In the 1980′s, George Condo, born in Concord, New Hampshire, arrived in New York, after having been in California, and became close friends with members of Andy Warhol’s Factory including Julian Schnabel, Jean-Michel Basquiat and Keith Haring. He collaborated with the heroes of the Beat Generation, William S. Burroughs and Allen Ginsberg. Of this time, it was written: “His work was governed by the reworking of the Old Masters, in a lyric universe in which the human being is decomposed in a multiplicity of non-human beings merged from his own unconsciousness: ‘I conceive artistic language as my own natural reactions, a combination of rational and irrational.’ ” (denoirmont)
He worked together successfully with Burroughs, which included a visit to Burroughs in Lawrence, Kansas. Condo said: “We both disintegrated in each other’s presence and became a third being.” However, each retained their individuality as well with Condo contributing a cartoon aspect to their conceptual sculpture of layered images.
Though his work, qualified as a “figurative abstraction”, it is quite impossible to determinate a frontier between representation and abstraction, between academic art and avant-garde, between popular imagery and High Art. His female figures are described as ferocious and highly aggressive types and are intended to dispel any sense of submissiveness or timidity.
Condo, who remains known primarily for his cartoon-like portraits has also turned to sculpture with works that include jazz themes—monumental stainless steel letters spelling out the names of music legends like Miles Davis and Charlie Parker. His sculptural works also include abstract bronzes and 32 busts of invented deities, a group of works inspired by the 9-11 terrorist attacks.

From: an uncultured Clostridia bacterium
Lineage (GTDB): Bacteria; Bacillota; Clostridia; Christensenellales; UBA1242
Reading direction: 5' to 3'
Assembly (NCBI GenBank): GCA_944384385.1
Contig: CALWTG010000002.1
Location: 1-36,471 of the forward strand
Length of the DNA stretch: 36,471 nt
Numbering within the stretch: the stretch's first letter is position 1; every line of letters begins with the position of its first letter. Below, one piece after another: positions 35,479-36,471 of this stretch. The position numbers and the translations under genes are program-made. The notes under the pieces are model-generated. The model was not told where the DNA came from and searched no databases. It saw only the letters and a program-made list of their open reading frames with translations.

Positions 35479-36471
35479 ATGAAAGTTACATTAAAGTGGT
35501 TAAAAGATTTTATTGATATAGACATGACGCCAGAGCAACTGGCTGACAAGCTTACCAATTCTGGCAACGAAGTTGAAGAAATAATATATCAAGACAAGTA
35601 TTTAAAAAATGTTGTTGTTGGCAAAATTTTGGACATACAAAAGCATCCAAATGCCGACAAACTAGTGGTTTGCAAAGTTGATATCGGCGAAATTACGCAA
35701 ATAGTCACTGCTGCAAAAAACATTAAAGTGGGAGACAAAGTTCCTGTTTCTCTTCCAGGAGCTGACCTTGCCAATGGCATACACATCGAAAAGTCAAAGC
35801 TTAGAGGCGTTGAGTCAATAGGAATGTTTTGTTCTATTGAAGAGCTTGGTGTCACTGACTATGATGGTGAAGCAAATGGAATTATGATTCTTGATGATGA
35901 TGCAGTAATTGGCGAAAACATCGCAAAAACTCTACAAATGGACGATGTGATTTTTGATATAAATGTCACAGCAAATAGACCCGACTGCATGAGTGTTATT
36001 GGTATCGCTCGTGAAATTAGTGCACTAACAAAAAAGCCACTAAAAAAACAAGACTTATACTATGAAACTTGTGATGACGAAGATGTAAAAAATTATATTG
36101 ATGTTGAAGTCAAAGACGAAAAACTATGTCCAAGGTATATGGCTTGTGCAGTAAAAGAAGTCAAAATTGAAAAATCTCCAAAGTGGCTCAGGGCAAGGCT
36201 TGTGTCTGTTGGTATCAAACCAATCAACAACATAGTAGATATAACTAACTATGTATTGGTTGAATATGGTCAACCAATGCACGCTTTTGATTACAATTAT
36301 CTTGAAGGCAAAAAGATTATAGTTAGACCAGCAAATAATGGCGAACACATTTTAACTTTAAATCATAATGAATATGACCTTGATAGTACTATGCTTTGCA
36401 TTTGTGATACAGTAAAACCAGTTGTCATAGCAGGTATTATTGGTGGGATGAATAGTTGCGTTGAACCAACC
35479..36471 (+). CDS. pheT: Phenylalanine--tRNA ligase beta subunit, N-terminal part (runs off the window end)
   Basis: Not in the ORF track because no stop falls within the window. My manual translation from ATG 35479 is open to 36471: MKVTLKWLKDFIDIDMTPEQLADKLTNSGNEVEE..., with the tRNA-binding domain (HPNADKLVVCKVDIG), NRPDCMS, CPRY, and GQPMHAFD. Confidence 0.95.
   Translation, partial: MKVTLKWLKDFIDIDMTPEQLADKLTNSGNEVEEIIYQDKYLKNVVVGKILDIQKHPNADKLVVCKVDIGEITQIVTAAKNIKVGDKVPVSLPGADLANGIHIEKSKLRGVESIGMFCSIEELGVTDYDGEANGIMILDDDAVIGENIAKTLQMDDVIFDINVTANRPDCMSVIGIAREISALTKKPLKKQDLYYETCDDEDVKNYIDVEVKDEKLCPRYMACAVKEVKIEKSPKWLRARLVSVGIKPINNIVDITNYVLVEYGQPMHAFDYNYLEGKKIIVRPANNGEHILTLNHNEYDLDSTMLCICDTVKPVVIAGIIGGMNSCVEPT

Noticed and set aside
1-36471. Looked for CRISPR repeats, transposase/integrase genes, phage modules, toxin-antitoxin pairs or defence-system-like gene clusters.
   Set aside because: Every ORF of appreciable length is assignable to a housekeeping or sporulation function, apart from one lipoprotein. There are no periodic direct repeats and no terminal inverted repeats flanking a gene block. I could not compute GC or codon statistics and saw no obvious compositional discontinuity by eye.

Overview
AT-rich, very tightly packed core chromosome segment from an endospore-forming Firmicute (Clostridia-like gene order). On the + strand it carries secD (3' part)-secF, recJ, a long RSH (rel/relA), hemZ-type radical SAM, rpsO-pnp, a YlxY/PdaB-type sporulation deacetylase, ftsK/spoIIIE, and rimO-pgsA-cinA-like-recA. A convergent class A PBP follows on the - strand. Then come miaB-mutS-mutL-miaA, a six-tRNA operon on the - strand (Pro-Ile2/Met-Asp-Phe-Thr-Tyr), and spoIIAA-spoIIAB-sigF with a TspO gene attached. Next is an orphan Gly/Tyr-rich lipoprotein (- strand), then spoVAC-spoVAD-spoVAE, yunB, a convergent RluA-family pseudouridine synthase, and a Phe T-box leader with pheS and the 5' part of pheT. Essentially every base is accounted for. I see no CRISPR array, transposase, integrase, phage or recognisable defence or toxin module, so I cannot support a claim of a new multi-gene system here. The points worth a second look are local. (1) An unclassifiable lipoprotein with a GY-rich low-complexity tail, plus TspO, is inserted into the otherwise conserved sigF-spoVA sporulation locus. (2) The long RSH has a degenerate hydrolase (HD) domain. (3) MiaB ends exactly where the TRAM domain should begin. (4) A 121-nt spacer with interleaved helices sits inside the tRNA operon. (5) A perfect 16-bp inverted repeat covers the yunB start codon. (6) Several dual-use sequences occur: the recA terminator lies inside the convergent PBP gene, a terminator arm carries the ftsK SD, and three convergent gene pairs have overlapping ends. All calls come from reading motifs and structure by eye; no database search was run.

George Condo was raised in a family where the father was a math and physics professor. For two years, he attended the University of Massachusetts at Lowell, where his father taught, and taking art history classes, became very enamored with Caravaggio and other Old Masters. He later did paintings that he called fake Old Masters, which had elements of abstraction and unique treatment that got the attention of younger artists. While in college, he also played bass guitar with a punk rock group called the Girls, and landed in New York City because of a music “gig”.
However, in 1981, he moved to Los Angeles, and became friends with Roger Herman, a local artist. Herman’s influence led to gallery representation and some sales, but by the mid 1980s, Condo was back in New York, the place he perceived as the center of action, and was offered gallery shows. From that time, his career has been a success underscored by special recognition such as receiving in 1999 the Academy Award in Art from the American Academy of Arts and Letters; the release in 2000 of a feature film titled Condo Paintings, directed by John McNaughton; and a visiting lectureship at Harvard University.
He also has stirred big-time controversy such as in England in 2006, when he entered a portrait painting of Queen Elizabeth in his attention-getting ‘laugh-out-loud’ style at the Tate Modern in London. He titled the work, Cabbage Patch Queen, “after the cutely homely kids’ doll”, and “the reaction was nuclear. . . . Royal Academy members were furious”. From that event, he had a lot of fall out, but is still convinced that “Noble subjects can be painted in a jocular manner with no loss of dignity to the sitter.” (Plagens, 185)
Condo has work is in permanent collections of major museums worldwide including the Museum of Modern Art, New York; The Solomon R. Guggenheim Museum and the Whitney Museum of American Art, New York; The Ludwig Museum, Cologne; etc.
He is married to Italian actress, Anna Condo, and they have two children. Although he is not fond of travel, they did live in Cologne from 1983 to 1984, and Paris from 1984 to 1985. The family lives on the upper East Side of New York City, which he likes because “there are no other artists around.” (Plagens, 183)
Art Forum, November 1994
Art & Auction, September 2003
Peter Plagens, “Fake Tiepolos and the Cabbage Patch Queen”, ARTnews, Summer 2007, p. 183